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The Ozarks

Faces and Facets of a Region

The Ozarks: Faces and Facets of a Region

June 29–July 4 and July 6–9, 2023

Welcome to the Ozarks, an American region with no single story to tell, a place more complex than you imagined but maybe just as colorful as you hoped.

Arcansas. Aux arcs. Ozarks. The place name has its historic origins in the language the Native Illini peoples of the Mississippi River Valley used to refer to their southern neighbors who dwelled in the lands where the Arkansas River empties into the Mississippi. It was borrowed and adapted by French and British colonial settlers in the mid-eighteenth century as they sought names for their outposts in the region. In the early 1800s, a mapping expedition conducted by representatives of an infant nation, the United States, applied the designation “Ozark Mountains” to the highlands stretching north and west of the Arkansas-Mississippi confluence. By the early twentieth century, the physical boundaries of the formal Ozarks, at least in cartographic terms, had been reduced to the highlands north of the Arkansas River.

Today, the physical Ozarks is generally recognized as a geographic region stretching across portions of Missouri, Arkansas, Oklahoma, Kansas, and Illinois that is known for its distinct blend of karst and caves, springs and streams, hills and hollers, forests and fields. The cultural Ozarks is a human region built from the ever-changing cultural practices and traditions of the peoples who have and continue to inhabit this beautiful yet demanding and fragile terrain.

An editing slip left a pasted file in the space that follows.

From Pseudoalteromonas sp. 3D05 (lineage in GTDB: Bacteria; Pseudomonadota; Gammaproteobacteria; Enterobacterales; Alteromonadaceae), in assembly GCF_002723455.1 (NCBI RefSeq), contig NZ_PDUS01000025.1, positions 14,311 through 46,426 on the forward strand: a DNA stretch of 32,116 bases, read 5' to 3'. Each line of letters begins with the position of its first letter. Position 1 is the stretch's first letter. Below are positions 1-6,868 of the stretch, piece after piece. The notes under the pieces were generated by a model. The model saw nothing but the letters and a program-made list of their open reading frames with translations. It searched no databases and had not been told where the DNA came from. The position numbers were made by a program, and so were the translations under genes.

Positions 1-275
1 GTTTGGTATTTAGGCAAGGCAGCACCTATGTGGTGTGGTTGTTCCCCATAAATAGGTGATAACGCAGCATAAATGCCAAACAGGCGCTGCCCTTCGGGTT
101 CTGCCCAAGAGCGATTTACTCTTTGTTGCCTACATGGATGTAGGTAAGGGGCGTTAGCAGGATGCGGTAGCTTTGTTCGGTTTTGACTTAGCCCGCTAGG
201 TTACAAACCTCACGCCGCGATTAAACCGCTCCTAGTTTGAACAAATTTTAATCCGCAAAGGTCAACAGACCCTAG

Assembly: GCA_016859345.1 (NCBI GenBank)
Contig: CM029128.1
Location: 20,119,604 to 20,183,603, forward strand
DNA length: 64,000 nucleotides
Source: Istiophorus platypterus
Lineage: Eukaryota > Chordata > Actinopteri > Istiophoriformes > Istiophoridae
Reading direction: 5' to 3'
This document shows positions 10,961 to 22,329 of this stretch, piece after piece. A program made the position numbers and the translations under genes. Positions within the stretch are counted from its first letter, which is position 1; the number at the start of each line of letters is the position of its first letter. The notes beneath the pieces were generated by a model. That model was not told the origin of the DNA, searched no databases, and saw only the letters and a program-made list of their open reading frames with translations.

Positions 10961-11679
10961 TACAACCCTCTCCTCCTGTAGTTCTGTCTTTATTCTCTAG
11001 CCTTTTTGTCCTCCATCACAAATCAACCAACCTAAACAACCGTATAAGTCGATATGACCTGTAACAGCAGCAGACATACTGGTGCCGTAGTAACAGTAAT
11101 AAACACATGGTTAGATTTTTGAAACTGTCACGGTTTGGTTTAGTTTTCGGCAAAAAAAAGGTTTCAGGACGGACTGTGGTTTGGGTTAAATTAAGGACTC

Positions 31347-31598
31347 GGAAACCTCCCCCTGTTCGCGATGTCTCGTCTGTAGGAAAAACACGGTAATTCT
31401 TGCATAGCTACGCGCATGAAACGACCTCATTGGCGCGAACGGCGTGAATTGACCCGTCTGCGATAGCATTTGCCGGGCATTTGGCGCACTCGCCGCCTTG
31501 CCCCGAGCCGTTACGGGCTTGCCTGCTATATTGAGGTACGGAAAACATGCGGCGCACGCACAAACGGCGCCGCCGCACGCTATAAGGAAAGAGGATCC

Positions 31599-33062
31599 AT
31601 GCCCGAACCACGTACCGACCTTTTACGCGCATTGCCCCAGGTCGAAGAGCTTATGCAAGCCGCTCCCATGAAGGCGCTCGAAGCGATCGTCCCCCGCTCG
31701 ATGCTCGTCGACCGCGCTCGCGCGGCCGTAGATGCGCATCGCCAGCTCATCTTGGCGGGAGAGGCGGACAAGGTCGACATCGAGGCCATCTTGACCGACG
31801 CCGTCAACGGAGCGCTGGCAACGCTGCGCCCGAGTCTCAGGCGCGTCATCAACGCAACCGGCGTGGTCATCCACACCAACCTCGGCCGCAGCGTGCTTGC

The two—the physical and the cultural—are deeply, inextricably intertwined. A history of isolation and seclusion, coexisting, often in tension, with migration in and out of the region, has and continues to shape the human landscape of the Ozarks. The enduring presence of First Nations peoples, the traces of French and Spanish colonization, the contributions of Scots-Irish, Germans, enslaved Africans and their descendants, urbanization, industrialization, tourism, and the arrival of refugees, migrants, and laborers from places as diverse as Vietnam, Laos, the Marshall Islands, Cuba, Mexico, and Central America all come together today to create a place that is far more complex and heterogeneous than it is often given credit for in the popular imagination—a place with plentiful examples and models of persistence, innovation, and transformation.

We invite you to join us at the 2023 Smithsonian Folklife Festival where we will dig deep and explore this unique North American region and the varied groups who call it home.

Key Themes

  • Four women sit at a table, working togethered on a patterened quilt.
    Photo by Kaitlyn McConnell/Ozarks Alive
    Celebrations and Gatherings
  • Four young musicians performing on stage with fiddle, upright bass, and acoustic guitar.
    Photo by Kaitlyn McConnell/Ozarks Alive
    Stories, Sounds, and Show Business
  • Neon road sign shaped like an arrow, with the name Springfield. Under it, a sign for Route 66 Birthplace. Brilliant sunset in the background.
    Photo courtesy of MSU Libraries
    Migrations, Movements, and Pathways
  • Reflection of the sunrise on the water, underneath an arched bridge.
    Photo courtesy of MSU Libraries
    Connections to Land and Place


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